I was having an argument about whether, if someone really had a working alternative medicine for something, they would be famous and we would all know about it - my position being "of course we wouldn't necessarily - how would they transition from being considered a crackpot with a crazy out-there theory to being taken seriously enough that it would undergo a clinical study?"

As evidence for my position, I dug up some stuff about "black salve" (warning, link has gross pictures), an alternative treatment for skin cancer, combined with what cancer.org has to say about it. The information I was pointing at was "there have been no controlled clinical studies of cancer salves published in the medical literature". So basically, it's been around for ages and it hasn't been tested in a way that would satisfy a skeptic. Point proven. But then I noticed this phrasing:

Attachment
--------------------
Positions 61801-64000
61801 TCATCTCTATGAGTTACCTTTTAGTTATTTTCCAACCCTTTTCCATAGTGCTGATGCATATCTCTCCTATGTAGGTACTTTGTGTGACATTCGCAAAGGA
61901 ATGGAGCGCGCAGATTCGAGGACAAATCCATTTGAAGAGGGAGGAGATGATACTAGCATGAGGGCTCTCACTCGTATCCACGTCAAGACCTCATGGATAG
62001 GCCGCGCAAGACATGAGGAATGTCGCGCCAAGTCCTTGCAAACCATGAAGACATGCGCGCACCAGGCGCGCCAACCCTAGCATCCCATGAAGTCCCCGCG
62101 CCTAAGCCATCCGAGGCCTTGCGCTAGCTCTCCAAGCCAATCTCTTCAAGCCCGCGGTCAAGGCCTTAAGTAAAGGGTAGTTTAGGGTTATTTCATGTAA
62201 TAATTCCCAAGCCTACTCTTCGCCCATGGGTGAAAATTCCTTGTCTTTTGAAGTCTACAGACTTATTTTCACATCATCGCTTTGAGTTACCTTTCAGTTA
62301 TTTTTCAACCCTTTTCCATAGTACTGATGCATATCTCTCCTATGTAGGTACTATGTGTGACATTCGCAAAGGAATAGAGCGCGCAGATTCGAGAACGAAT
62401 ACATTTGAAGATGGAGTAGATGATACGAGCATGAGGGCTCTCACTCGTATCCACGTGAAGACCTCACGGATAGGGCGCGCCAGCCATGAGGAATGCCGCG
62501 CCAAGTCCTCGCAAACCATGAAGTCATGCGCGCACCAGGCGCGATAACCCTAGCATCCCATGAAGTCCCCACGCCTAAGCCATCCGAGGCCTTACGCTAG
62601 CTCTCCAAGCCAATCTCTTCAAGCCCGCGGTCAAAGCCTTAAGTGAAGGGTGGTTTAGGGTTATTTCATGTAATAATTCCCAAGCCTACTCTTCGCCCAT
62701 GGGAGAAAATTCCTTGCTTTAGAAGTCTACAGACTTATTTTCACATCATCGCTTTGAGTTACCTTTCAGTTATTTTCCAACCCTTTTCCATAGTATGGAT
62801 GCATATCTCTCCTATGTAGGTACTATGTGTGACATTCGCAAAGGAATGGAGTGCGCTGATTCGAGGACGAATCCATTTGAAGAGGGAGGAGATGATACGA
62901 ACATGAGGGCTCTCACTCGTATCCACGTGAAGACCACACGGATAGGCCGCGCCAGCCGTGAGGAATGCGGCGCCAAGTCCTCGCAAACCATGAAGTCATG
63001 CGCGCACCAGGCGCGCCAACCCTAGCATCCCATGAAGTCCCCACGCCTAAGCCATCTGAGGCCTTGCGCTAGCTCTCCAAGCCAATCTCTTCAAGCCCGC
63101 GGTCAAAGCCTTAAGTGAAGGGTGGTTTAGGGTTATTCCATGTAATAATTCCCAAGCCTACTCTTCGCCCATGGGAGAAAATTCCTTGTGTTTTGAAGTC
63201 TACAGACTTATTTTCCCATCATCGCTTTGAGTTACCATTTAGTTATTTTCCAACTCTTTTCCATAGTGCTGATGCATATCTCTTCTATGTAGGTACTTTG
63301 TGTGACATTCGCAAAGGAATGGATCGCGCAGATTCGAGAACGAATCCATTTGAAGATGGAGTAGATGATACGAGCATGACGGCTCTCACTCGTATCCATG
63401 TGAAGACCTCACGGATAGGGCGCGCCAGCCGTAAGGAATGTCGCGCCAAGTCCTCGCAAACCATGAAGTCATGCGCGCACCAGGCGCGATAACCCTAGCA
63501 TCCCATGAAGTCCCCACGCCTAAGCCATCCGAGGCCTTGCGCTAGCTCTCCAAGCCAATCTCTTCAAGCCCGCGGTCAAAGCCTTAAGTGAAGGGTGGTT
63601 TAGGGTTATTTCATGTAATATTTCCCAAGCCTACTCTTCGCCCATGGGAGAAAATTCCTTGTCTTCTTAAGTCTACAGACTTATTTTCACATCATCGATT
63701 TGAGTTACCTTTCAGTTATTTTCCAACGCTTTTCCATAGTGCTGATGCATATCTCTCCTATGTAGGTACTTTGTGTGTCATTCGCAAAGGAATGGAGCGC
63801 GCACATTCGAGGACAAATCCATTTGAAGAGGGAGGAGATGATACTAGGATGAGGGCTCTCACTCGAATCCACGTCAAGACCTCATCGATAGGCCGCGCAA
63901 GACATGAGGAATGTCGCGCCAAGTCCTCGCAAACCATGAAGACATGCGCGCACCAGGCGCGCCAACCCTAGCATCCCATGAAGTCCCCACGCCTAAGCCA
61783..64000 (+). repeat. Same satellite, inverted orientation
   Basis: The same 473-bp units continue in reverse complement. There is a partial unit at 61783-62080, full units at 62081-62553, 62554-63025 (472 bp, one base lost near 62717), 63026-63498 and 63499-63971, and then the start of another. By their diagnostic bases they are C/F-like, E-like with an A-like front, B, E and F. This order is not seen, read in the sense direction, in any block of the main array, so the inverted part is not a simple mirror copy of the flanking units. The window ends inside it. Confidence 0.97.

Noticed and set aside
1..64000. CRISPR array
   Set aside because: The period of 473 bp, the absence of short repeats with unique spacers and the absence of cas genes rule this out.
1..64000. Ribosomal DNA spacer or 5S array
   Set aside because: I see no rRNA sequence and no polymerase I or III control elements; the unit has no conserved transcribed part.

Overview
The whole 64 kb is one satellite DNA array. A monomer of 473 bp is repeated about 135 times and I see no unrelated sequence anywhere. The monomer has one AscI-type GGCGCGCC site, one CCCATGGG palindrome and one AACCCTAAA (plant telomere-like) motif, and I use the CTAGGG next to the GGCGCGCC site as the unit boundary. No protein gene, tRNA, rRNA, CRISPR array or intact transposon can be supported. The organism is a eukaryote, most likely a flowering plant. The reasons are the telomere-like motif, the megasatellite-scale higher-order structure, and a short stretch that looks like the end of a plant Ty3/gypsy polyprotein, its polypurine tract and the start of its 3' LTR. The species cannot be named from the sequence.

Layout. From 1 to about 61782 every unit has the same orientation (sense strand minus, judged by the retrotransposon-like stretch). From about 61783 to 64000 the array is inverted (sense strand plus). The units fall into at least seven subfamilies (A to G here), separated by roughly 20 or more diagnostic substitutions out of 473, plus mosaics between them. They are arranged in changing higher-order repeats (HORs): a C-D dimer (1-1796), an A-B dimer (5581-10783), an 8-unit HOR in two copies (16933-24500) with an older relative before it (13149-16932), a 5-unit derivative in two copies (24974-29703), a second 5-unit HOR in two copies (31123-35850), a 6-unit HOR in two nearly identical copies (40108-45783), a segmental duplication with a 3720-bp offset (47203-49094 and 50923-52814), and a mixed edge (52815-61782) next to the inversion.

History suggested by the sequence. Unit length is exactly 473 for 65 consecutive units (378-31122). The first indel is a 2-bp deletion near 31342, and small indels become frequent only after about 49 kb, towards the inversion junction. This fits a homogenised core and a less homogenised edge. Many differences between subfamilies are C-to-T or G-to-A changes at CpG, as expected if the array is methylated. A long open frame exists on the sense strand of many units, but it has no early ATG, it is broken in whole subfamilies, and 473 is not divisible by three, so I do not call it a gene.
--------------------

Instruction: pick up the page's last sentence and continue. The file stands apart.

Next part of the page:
"There have been no controlled clinical studies of cancer salves published in the medical literature, and available scientific evidence does not support claims that cancer salves can cure cancer or any other disease."

Now I realize that this is true (if you don't consider people's personal experience to be scientific evidence), but that phrasing is outrageous to me. Why? Because it carries a strong implication of "science says this doesn't work". But it would be equally true to say "available scientific evidence does not support claims that cancer salves can't cure cancer" or "available scientific evidence does not support claims that cancer salves can burn your skin" (they can, it's not in question, but there is no clinical study proving it). I'm reasonably sure that it's not their intent to imply that things don't work, they're just meaning it in a "cover your ass" sort of way, but, well, here's the power of that phrasing to be applied as a positive statement, over at quackwatch on another alt cancer treatment: